EAST LANSING – This game was almost exactly as advertised. 

Cassius Winston and Xavier Tillman: stifling on defense and prolific on offense. As advertised. Tom Izzo: calculating game manager, passionate coach. As advertised. The Spartan faithful: loud. Like, really loud. As advertised. 

Michigan, too, was just as advertised. The Wolverines played with plenty of juice, the excitement of this rivalry seeming to fuel them, and for a while, they stayed with Michigan State.

But eventually, it was too much for them. Tillman and Winston were too dynamic on offense, their arms and hands somehow everywhere at once on defense. Izzo was too experienced with this game and with this Michigan program, his game plan capitalizing on the scoring droughts that have plagued these Wolverines all season. 

And so, No. 12 Michigan fell to in-state archrival No. 14 Michigan State, 87-69, at the Breslin Center on Sunday. The offense struggled to put the ball in the basket and the defense could not contain the Spartans’ top scoring threats.

Just as advertised. 

“I think we hesitated a lot, and second-guessed ourselves, which kind of helps us to miss,” said sophomore forward Brandon Johns, Jr., who had 12 points and two rebounds on the day. “I think we need to be more confident when we’re shooting. It’s a mental thing. We just have to stay mentally strong, mentally composed. 

“The more we do that, the more our shots will fall.”

Michigan State jumped out to an early lead as Michigan’s offense seemed to falter at the beginning, scoring just six points before the under-16 timeout. The defense also had trouble containing Spartan point guard and potential National Player of the Year Cassius Winston and forward Xavier Tillman, allowing Michigan State to jump out to a five-point lead around the 15-minute mark. 

But by halfway through the first half, the Wolverines managed to make it a two-point game behind a strong effort from senior point guard Zavier Simpson and senior center Austin Davis. A quicker pace of play, something that rookie Michigan coach Juwan Howard has continued to stress throughout his first season at the helm for Michigan, seemed to be the key for the Wolverines, who started to match the speed of in the Spartans in transition.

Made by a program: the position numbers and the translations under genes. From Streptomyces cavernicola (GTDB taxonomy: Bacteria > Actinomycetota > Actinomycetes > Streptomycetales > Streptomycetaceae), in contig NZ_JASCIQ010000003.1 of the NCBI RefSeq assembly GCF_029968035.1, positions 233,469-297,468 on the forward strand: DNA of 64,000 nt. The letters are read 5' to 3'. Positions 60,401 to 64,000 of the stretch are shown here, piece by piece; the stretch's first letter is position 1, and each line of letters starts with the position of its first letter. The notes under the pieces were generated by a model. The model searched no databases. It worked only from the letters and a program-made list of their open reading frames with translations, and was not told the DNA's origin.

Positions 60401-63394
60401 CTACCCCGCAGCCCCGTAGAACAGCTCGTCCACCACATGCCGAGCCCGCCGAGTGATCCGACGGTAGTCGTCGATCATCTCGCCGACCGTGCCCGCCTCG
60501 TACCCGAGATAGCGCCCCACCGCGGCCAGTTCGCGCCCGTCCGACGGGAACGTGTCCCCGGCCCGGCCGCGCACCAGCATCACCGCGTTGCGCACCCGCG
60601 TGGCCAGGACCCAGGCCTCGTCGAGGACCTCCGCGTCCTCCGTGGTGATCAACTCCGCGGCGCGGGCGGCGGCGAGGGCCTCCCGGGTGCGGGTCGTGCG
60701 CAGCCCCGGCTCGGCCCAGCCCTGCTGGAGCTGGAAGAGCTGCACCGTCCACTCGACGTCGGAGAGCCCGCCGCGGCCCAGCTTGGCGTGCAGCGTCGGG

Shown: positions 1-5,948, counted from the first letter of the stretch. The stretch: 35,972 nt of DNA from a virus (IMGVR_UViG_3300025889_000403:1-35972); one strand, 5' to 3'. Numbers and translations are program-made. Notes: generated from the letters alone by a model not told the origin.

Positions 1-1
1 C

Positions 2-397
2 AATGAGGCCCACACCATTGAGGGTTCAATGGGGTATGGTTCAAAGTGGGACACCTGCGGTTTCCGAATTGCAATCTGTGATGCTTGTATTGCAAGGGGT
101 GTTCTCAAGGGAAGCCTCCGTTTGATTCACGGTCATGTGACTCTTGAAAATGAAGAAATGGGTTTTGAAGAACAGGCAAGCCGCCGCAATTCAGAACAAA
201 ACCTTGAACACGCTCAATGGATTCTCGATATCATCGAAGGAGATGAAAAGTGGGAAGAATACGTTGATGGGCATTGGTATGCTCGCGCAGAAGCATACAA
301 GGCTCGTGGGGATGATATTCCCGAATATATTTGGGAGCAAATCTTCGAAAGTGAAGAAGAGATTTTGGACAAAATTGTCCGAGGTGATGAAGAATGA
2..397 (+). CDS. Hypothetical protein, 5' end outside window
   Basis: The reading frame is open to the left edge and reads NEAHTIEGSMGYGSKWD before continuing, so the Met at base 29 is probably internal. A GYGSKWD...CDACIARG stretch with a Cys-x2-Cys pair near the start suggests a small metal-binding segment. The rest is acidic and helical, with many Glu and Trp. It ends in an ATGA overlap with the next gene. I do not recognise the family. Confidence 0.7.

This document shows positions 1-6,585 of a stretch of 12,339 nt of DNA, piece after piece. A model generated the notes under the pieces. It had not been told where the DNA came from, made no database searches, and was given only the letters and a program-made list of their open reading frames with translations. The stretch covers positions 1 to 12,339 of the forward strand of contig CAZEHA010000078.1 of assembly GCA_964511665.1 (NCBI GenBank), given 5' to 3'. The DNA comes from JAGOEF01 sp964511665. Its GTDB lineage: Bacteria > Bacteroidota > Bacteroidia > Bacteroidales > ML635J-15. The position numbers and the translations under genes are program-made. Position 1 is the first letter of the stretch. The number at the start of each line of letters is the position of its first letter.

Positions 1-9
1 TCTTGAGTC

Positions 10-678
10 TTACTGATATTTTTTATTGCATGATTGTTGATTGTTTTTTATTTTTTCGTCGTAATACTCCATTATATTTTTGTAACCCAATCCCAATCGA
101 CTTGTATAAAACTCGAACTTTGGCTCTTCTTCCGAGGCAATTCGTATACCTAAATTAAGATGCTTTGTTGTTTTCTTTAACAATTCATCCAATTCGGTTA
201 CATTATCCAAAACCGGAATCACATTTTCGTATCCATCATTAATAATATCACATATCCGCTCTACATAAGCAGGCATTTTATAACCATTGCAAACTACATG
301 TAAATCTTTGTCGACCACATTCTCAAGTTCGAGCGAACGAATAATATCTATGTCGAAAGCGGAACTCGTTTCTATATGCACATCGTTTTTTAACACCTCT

Michigan’s success was short-lived, though. From there, the Wolverines’ shots just weren’t falling; they scored just five points between the ten- and six-minute marks. The loss of top-scoring junior forward Isaiah Livers was painfully evident. At the end of the first half, Michigan State led, 44-34.

“It was a big win for us, because the final score was not indicative of the game,” said Michigan State coach Tom Izzo. “We got that eleven, twelve-point lead, but we just couldn’t build on it. It’s a credit to them.” 

From there, the game was never really in question. The Wolverines came out of the halftime break playing as physical as they have all year, seemingly in an effort not to go too quietly, but even then, it was too little, too late. The Spartans had found their rhythm, and Michigan could not find a way to shake it. Tillman and Winston were practically unstoppable, and in the entire second half, the Wolverines found themselves within closer than ten points of the Spartans just twice. 

Every Michigan effort seemed to come up short as Michigan State expanded and expanded its lead to the delighted cries of the rabid crowd at Breslin. Every time a maize jersey broke away, he was surrounded by white in a matter of seconds as Spartan shot after Spartan shot found nothing but net – and not a Wolverine in sight to stop them. 

“Unfortunately for us, we didn’t do a good job communicating on the open man, and where he was, so that’s why they were able to score so much in transition,” Howard said. “There’s no excuses for that. We prepared for it. We just didn’t do it. And at the end of the day, you have to do your job.”

In the end, it wasn’t that close. Michigan State’s talent and experience proved too much for this Michigan team. 

Just as advertised.

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